General Motors summoned all 3,000 of its Lordstown Assembly employees to the Ohio plant this afternoon, and half left the meeting with an uncertain future.
The automaker said it plans to cut the second shift at the plant, just a year after GM scrapped the third shift in the face of declining compact car sales. Lordstown, which opened in 1966, builds only the Chevrolet Cruze.
The Youngstown, Ohio newspaper The Vindicator reports that the shift will end on June 15th, leaving 1,500 workers out of a job, though an attrition program offered by the automaker should see some of those workers enter retirement. WFMJÂ claims the retirement packages are worth $60,000.
Regular production, now on one shift, starts up again on June 18th. GM employs 2,700 hours workers at Lordstown, plus 300 salaried employees.
Congressman Tim Ryan (D-OH), who toured the plant in late March, was quick to issue a statement in the wake of the news. Ryan points the finger at President Trump and the Environmental Protection Agency’s new mandate to roll back fuel economy standards.
“I am deeply disappointed by todayâ€™s GM Lordstown announcement,â€� Ryan stated. â€œWhile low gas prices encourages the decline of compact car like the Chevy Cruze, President Trumpâ€™s intention to weaken fuel economy standards is putting his thumb on the scale in favor of the larger cars and SUVâ€™s made elsewhere. He claimed he was against the government picking winners and losers, and yet he goes against the very region and state that helped put him in office.”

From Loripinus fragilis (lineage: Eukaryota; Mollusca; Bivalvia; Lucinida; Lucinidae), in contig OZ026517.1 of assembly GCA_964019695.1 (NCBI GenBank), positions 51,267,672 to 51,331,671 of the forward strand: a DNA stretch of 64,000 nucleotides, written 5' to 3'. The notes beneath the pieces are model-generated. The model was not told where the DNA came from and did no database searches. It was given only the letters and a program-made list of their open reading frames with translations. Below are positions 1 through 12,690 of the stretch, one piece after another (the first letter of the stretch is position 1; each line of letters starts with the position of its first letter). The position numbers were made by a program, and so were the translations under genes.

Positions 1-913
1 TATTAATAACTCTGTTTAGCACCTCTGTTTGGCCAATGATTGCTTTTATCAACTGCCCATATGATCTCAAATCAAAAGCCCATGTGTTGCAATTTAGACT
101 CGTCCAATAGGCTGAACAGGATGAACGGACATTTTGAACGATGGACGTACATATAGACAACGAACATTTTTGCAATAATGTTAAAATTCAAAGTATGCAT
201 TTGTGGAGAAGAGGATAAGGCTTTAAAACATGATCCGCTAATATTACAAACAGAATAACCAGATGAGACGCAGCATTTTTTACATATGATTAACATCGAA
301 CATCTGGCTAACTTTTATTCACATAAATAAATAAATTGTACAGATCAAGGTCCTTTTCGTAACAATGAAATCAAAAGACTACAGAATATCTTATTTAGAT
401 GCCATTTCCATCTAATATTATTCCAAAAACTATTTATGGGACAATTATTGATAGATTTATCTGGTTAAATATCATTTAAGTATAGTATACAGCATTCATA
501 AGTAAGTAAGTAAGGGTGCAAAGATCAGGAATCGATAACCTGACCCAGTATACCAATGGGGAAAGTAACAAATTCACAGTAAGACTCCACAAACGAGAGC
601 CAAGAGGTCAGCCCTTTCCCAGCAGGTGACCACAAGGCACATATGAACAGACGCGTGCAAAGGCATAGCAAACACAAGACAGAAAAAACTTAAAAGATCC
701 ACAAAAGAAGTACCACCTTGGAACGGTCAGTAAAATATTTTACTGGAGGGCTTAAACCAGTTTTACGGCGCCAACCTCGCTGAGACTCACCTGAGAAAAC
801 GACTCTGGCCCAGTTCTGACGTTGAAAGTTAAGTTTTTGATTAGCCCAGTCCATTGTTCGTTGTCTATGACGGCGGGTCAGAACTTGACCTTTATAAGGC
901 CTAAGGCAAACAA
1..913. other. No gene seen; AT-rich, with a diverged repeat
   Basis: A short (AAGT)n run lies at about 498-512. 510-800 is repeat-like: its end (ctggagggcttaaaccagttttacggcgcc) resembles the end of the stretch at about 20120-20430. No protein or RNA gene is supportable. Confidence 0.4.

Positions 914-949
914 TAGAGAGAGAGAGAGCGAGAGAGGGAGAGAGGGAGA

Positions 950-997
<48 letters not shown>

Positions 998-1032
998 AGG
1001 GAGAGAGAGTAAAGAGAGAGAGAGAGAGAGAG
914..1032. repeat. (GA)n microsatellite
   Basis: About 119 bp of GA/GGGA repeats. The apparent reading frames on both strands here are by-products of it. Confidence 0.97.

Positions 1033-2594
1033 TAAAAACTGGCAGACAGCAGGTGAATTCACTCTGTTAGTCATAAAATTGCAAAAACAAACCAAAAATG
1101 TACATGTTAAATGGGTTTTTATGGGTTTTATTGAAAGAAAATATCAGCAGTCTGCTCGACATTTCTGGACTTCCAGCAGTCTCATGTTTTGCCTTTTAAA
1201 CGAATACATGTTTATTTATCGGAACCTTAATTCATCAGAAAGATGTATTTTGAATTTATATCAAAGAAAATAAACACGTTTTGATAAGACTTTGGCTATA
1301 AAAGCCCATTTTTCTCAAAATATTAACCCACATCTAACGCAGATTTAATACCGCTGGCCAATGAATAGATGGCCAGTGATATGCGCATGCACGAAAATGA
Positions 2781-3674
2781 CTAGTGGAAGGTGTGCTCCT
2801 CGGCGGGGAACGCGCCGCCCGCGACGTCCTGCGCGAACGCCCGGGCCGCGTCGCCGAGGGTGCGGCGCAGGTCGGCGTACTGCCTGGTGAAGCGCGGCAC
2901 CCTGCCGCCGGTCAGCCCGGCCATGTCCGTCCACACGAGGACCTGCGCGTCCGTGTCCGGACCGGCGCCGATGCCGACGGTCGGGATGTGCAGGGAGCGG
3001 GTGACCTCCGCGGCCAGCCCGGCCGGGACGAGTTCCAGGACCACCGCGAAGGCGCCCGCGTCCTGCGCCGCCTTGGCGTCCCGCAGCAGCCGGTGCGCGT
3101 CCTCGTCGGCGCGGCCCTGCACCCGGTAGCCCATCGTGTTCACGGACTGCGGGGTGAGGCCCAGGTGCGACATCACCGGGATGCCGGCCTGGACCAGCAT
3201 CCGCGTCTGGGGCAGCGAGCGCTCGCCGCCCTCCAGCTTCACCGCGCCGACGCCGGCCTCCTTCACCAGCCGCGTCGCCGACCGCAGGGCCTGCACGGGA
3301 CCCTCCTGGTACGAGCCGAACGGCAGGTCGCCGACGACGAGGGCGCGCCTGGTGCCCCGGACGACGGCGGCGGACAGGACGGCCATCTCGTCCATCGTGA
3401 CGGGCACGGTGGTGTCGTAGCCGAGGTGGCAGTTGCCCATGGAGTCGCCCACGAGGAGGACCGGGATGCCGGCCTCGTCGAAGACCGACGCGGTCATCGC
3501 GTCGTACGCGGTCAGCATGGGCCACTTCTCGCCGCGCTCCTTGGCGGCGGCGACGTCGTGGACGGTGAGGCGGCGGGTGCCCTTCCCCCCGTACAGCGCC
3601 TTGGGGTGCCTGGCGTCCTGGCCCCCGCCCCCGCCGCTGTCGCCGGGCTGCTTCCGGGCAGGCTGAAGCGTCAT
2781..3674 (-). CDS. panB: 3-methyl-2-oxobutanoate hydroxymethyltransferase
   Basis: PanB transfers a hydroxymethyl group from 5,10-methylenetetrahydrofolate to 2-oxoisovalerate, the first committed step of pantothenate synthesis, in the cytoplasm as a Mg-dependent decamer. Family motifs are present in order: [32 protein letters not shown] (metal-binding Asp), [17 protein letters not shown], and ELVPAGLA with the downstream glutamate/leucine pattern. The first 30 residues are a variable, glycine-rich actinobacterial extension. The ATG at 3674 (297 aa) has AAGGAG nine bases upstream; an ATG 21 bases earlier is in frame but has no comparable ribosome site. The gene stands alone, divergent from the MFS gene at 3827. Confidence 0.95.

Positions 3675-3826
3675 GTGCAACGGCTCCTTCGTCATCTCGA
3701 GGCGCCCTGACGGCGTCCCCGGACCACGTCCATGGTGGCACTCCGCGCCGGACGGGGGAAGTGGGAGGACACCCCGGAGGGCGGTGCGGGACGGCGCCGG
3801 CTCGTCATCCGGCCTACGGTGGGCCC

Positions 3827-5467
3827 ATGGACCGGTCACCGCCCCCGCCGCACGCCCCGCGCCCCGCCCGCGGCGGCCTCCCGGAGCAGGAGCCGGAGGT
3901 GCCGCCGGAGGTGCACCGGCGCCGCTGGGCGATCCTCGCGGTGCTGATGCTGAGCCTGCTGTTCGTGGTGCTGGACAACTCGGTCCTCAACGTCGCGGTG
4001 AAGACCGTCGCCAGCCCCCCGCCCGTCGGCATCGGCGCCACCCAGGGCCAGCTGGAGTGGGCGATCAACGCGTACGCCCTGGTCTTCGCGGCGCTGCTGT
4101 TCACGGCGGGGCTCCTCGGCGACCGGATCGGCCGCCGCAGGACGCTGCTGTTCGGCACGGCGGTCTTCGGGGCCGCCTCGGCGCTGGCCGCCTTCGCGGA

Corporate average fuel economy (CAFE) targets enacted by the Obama administration did little to stem the surge of buyers away from traditional passenger cars and into commodious trucks and SUVs. The law called for a fleetwide average of 54.5 miles per gallon by the target window of 2022 to 2025, something automakers increasingly rebelled against. EPA administrator Scott Pruitt has not yet stated what the new standard will be.
While overall light-duty vehicle fuel economy has stayed pretty much stagnant over the past few years, it does so with a far greater proportion of light trucks in the mix. Turbocharging, direct injection, multi-cog transmissions and CVTs, and hybrid drivetrains have allowed consumers to purchase a new, larger vehicle with the same fuel economy of a smaller car from a decade ago. That greatly increased the appeal of crossovers and SUVs, but it hasn’t done anything good for cars like the Cruze.
The Cruze launched at a very opportune time. As the economy bounced back from the recession, gas prices soared, making the compact sedan’s 2010 debut a perfect time to tempt car-seeking Americans with a domestic automobile boasting far greater build quality and fuel economy than previous small Chevys. Sales peaked atÂ 273,060 units in 2014, declining each year since.
Sales of the Cruze, now available in hatchback form and with an optional diesel engine, sank 13.4 percent in March. Year-to-date, Cruze sales are off last year’s tally by 26.1 percent.
Last week, GM announced a refreshed 2019 model.
[Images: General Motors]